The films were honoured three times at the 1993 Gemini Awards, the highest honour for Canadian film and television. The awards were:

  • Best Direction In An Information Or Documentary Program Or Series (Brian McKenna)
  • Best Writing In An Information/Documentary Program Or Series (Brian and Terence McKenna)
  • Best Documentary Series.

For the first and only time in history, the French versions of the films received similar honours at the Prix Gemaux—awarded the prizes for best documentary and best direction.

In 1993, the films were broadcast by Channel Four in Great Britain. The Queen Mother, honorary Colonel of Bomber Command, tried to stop the broadcast, but was unsuccessful. As in Canada, the films stirred a fierce historical debate.


The CBC Ombudsman, William Morgan, and his office investigated the series, and had historian S.F. Wise prepare a report on it.[11][12] The report's findings concluded that some claims were untrue; material was presented out of context so that it was misleading; information differing from the producers’ views were ignored; and that the series cannot be considered history rather, at best, editorializing.[12] The CBC Ombudsman then issued a report noting that The Valour and the Horror has serious problems with accuracy in particular "various interpretations and assertions which the producers were unable adequately to support with documentary evidence and which were questioned or challenged by the historians consulted, including those recommended by the program makers themselves."[13] The report further noted that The Valour and the Horror "is flawed and fails to measure up to the CBC’s demanding policies and procedures."[14]

Related books[edit]

A book by Merilyn Simonds and Merrily Weisbord accompanied the original series. Military historians David Bercuson and S. F. Wise later published The Valour and the Horror Revisited, a book examining the historical accuracy of the films. When the official history of the Air Force was finally published, the main points of the Bomber Command episode were supported, prompting Maclean's magazine to write that the film and the filmmakers were "totally vindicated."[citation needed] Historian Jack Granatstein, in a book review in Quill and Quire, sarcastically called it "The Valour and Horror with footnotes."[15] Granatstein severely criticized The Valour and the Horror in his book, Who Killed Canadian History?[16]


  1. ^ a b "1992". National Film Board of Canada. Retrieved February 13, 2010. 
  2. ^ Ferris, John "Savage Christmas: The Canadians at Hong Kong"; editor's introduction by Wise, S.F. The Valour and the Horror Revisited, p. 109.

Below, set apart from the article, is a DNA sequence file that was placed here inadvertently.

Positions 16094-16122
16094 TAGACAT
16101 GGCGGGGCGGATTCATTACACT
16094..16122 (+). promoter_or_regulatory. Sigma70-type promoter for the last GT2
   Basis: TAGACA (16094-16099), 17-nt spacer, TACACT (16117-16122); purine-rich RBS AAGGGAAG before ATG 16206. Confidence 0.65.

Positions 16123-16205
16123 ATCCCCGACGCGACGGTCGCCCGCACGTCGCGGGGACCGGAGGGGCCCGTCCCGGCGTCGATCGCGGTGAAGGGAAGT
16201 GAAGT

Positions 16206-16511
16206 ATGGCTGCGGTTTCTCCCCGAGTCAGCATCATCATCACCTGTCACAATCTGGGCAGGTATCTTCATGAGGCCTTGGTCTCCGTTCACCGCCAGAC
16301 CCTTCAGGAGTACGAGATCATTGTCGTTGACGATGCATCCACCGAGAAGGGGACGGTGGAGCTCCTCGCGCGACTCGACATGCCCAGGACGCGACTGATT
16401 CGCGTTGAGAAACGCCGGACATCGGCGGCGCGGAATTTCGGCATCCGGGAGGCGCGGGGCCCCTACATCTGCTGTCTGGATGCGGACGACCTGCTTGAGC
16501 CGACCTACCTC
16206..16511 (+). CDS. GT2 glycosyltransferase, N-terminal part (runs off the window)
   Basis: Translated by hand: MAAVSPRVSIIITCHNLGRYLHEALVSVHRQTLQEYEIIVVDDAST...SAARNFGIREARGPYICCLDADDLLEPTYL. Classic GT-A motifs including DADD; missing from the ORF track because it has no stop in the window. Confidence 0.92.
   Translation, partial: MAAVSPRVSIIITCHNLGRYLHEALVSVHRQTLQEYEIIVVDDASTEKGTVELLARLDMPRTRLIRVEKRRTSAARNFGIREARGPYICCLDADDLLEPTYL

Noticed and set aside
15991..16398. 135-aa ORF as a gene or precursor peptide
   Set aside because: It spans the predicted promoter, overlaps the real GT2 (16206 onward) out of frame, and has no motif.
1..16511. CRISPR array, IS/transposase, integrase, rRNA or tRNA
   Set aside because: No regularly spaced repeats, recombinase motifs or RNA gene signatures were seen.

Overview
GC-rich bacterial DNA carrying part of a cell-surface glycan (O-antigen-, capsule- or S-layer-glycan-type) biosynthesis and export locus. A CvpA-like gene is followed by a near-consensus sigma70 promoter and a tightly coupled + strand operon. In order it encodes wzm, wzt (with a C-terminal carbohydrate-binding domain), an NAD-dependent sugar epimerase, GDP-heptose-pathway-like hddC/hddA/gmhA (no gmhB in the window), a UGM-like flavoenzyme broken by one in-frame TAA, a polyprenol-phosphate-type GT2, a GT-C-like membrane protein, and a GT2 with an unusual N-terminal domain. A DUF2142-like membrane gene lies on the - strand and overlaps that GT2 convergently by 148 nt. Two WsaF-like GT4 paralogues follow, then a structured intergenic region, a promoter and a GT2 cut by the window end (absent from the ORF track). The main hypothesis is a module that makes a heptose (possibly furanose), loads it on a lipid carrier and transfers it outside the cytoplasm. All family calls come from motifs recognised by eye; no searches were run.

3. ^ IMDb page
  4. ^ Ferris, John "Savage Christmas: The Canadians at Hong Kong", in Wise, S.F. The Valour and the Horror Revisited, p. 111. The objectionable material, according to Ferris, was the identity of those responsible for sending the force to Hong Kong. The McKennas lay blame at the feet of the British; Ferris argues that such blame is not warranted.
  5. ^ Wise, S.F. The Valour and the Horror Revisited, p. 39
  6. ^ IMDb
  7. ^ Wise, S.F. The Valour and the Horror Revisited, p. 51
  8. ^ Morton, Desmond. "As I See It: Horror, Valour, and the CBC." Canadian Social Studies. Winter 1994. 57-58.
  9. ^ Kirman, Joseph M. "Excerpts from the January 1993 Senate Report: The Valour and the Horror." Canadian Social Studies. Winter 1994. 62-63.
  10. ^ Elliott v. Canadian Broadcasting Corp. (1995), 125 D.L.R.(4th) 534 (Ont. C.A.)
  11. ^ Steed, Judy (1992-11-22). "Valor — and Horror — abound at the CBC". The Toronto Star. pp. A1, A4. 
  12. ^ a b Wise, S. F. "The Valour and the Horror: A Report for the CBC Ombudsman." in Bercuson, David J., and S. F. Wise. The Valour and the Horror Revisited. Montreal: McGill-Queen's University Press, 1994. 13-30.
  13. ^ Morgan, William. "Report of the CBC Ombudsman, 6 November 1992." in Bercuson, David J., and S. F. Wise. The Valour and the Horror Revisited. Montreal: McGill-Queen's University Press, 1994. 70, 72.
  14. ^ Walker, William (1992-11-11). "CBC official condemns controversial war series". The Toronto Star. p. A2. 
  15. ^ Granatstein, Jack. "Warring Aloft 50 Years On." Quill and Quire. June 1994. 41.
  16. ^ Granatstein, Jack. Who Killed Canadian History? Toronto: Harper Collins Publishers Ltd., 1998. 14-15, 116-120.